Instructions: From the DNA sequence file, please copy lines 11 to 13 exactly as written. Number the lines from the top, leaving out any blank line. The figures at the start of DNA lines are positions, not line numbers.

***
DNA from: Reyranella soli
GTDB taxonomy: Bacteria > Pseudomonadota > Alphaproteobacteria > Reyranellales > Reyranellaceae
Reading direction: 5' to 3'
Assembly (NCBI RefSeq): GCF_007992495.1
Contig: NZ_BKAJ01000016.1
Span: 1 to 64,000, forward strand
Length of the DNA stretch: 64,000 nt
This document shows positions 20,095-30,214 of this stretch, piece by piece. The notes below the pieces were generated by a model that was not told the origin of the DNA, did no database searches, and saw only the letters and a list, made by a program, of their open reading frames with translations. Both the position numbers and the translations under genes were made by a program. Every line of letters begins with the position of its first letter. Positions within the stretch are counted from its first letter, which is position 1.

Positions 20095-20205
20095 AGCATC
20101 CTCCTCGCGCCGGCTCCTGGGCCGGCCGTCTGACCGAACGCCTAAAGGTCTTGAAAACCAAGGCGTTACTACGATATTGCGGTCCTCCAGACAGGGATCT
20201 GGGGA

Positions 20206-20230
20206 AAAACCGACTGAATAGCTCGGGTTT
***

20101 CTCCTCGCGCCGGCTCCTGGGCCGGCCGTCTGACCGAACGCCTAAAGGTCTTGAAAACCAAGGCGTTACTACGATATTGCGGTCCTCCAGACAGGGATCT
20201 GGGGA

Positions 20206-20230